A workbook for identifying and removing unused workbooks and datasources

Version 1

    We've instituted a quarterly "cleanup" process on our main production Tableau Server instance to remove content that is no longer being used. The goal is to get rid of anything we simply don't use with minimal disruption to users and business impact. To do this, I built a workbook that allows users themselves to sort through what content is theirs and see how often it's used, with an Action to allow them to access the page to delete it. Based on this list, we automatically backup then delete everything in it if the users do nothing to preserve it. It's worked pretty well for us so far!

     

    The criteria for us is, any workbook or datasource that:

     

    1. Was accessed fewer than 3 times within the last 180 days
    2. Was last created or updated more than 180 days ago
    3. Does not belong to an "Archive" project (projects we've created to specifically preserve older content)

     

     

    The process goes like this:

     

    1. From the "Stale Content List" sheet, filtered to content that needs to be removed, export the csv data. Preserve this file until the entire process is complete.
    2. From the csv, grab the Owner Email data and email all of the users with stale content, informing them that they need to:
      1. Click the link and look at the viz
      2. Access the content they wish to keep until it falls off the "chopping block"--otherwise it will be deleted two weeks from now
    3. Send a nice reminder a few days in advance in case someone didn't read their email
    4. At the end of the two weeks, in Tableau Desktop, filter the "Stale Content List" sheet to just the repository URLs from the csv you exported. This ensures that we won't include content that may have popped onto the list that users did not get the two week warning for.
    5. Still using the filtered view, export the csv again. This is the final list of content to remove.
    6. Copy the data into the StaleContentTabcmd Excel workbook. The rightmost columns will build the tabcmd commands you need via formulas. This part generally requires a little tweaking to make sure you get the columns in the right spots--make sure you don't overwrite the formula columns.
    7. Copy the command columns out into text files. These are designed to run in Windows Powershell.
    8. Make sure that the folders referenced in the commands exist.
    9. Test a few Archive commands to ensure they are working properly, then run them all.
      1. Double check that these all ran successfully. Typically a few will fail because of weird characters and such.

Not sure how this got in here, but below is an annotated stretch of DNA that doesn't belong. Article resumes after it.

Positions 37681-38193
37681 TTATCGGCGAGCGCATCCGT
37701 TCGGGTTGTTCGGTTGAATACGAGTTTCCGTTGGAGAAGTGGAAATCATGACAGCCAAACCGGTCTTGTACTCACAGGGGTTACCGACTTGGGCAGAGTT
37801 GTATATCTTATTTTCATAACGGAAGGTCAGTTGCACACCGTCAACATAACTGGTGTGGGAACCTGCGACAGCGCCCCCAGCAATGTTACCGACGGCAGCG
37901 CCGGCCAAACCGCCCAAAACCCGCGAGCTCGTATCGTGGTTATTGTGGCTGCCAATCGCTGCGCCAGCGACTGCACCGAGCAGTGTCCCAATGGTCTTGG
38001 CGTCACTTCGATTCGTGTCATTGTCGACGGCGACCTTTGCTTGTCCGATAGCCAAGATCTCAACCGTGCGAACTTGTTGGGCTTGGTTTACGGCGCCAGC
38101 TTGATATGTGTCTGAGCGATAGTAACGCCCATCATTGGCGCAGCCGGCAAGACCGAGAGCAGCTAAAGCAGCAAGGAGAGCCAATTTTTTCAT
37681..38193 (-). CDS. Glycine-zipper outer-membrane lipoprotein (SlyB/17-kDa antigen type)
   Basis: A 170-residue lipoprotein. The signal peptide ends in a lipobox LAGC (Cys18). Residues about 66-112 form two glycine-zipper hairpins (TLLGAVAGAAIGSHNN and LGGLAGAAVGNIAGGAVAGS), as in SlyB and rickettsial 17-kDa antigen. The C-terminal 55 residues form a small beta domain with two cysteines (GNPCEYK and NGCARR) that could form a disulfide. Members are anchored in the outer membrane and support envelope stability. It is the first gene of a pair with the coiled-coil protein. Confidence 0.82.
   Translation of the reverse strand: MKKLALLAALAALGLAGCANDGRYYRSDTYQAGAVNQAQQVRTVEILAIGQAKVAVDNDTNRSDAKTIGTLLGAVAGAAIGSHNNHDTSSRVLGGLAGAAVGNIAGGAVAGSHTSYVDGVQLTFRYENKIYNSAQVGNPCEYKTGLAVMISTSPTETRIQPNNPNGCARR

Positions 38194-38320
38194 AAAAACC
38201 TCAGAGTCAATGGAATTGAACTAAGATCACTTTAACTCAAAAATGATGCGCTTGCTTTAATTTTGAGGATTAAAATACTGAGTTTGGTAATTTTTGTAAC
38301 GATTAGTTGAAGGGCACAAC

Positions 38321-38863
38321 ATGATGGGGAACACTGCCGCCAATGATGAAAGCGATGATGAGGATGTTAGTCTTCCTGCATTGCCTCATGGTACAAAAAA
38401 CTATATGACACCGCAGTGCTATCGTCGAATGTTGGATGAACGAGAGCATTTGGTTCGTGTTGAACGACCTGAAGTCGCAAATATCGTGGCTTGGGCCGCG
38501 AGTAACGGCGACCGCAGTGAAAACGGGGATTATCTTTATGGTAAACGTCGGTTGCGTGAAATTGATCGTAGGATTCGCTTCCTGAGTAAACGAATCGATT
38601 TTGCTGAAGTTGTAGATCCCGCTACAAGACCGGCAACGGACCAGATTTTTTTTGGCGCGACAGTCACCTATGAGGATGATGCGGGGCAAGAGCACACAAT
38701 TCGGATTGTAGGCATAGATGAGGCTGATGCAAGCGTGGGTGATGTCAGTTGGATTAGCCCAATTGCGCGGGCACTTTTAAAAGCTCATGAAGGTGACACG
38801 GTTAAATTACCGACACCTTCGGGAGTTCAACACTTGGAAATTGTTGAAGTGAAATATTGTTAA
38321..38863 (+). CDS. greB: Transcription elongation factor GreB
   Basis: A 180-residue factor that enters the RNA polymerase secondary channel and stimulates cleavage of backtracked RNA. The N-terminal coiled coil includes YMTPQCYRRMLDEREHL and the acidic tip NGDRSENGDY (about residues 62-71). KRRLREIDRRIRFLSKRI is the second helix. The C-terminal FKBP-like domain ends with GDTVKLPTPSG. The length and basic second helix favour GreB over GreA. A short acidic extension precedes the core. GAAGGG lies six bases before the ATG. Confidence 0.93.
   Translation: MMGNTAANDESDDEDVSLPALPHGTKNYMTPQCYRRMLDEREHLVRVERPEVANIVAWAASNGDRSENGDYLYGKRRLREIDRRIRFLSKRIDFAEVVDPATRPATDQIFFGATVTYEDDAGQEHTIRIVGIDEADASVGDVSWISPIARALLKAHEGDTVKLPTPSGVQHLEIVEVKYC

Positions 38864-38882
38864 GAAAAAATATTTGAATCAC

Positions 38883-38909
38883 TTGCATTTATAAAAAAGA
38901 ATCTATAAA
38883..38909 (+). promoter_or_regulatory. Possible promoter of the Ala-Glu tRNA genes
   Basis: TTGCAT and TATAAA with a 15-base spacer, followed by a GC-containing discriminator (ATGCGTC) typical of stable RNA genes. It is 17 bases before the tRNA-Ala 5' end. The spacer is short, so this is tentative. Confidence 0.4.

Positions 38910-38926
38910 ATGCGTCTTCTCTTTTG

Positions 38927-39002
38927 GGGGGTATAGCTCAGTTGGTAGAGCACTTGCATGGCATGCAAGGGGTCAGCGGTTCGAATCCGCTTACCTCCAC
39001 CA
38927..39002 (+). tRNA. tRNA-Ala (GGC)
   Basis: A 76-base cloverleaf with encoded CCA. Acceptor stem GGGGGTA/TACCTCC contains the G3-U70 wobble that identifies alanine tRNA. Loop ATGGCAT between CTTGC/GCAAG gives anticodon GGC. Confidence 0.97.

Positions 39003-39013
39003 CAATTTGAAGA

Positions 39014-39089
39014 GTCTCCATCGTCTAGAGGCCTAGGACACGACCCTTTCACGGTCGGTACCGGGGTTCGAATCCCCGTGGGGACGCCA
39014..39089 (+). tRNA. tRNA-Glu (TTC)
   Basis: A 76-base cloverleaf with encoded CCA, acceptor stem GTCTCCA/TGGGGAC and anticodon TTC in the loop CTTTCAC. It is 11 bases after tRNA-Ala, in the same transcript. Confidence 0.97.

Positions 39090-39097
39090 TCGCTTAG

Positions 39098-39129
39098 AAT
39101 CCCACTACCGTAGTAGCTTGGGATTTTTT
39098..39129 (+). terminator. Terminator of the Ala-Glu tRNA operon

10. Test a few Delete commands (ideally on obviously garbage content) to ensure they are working properly.
      1. Are you sure your Archive commands ran successfully? Doesn't matter, check the counts and content again anyway.
      2. Run all the Delete commands
    11. Zip up all the Archived content and preserve it somewhere in case anyone needs a file back.

     

     

    Prerequisites:

     

    1. Running Tableau Desktop and Tableau Server 9.0 or higher
    2. You've already opened up Tableau Server's internal reporting database.

     

     

    How to publish:

     

    1. Open StaleContent.twb, attached
    2. When prompted to run Custom SQL, click "Yes"
    3. If prompted to sign in to your Tableau Server, go ahead and do so.
    4. When prompted for database credentials, click "Edit Connection"
    5. Set the server name to your Tableau Server PostgreSQL Repository host, and the password to whatever you set that password to be on your server
      1. This query may run a long time--for larger installations I suggest taking a data extract and refreshing it on a schedule
    6. Set the parameters:
      1. The TS Content Tableau Server Name parameter to your Tableau Server Name
      2. The TS Content Timezone Offset (hours) parameter to your offset from UTC
    7. If you only want users to see their OWN content (generally recommended!), add the field "User is Owner" to Datasource filters, keeping only "Yes". You can customize this calc if you, as an Admin, always want to see all the content.
    8. Publish it to Tableau Server
    9. Test!
    10. Enjoy

     

     

    Caveats / warnings:

     

    1. Subscriptions are not currently taken into account. By and large this isn't an issue for content we've removed so far, but I'd like to factor them in, as we don't want to auto-remove content that people still use via Subscriptions. Best way to work around in the meantime is to ensure users take a look at Subscriptions for all their content.
    2. The data being used isn't performant enough (at our scale at least) to use live, so we have to extract it. This means that users don't get immediate feedback if they're trying to preserve content and get it to fall off the "chopping block", which can be confusing.
    3. The URL action that opens the content page
    4. This hasn't been tested on Sites
    5. Version 9.0 or higher only
    6. Use at your own risk--no warranties or guarantees, explicit or implied.